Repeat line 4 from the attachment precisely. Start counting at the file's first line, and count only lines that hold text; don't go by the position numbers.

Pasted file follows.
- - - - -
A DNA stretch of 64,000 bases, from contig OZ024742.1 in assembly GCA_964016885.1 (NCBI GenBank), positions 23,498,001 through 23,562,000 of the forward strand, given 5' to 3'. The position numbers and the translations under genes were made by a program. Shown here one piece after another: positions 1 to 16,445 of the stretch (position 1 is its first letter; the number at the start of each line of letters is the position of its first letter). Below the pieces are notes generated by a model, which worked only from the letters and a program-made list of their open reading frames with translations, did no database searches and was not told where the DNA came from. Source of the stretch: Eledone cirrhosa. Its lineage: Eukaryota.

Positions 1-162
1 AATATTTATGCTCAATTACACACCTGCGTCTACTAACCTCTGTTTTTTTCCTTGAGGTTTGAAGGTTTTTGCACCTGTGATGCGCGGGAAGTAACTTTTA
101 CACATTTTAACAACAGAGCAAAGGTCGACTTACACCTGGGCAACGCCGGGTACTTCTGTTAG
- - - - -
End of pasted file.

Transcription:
101 CACATTTTAACAACAGAGCAAAGGTCGACTTACACCTGGGCAACGCCGGGTACTTCTGTTAG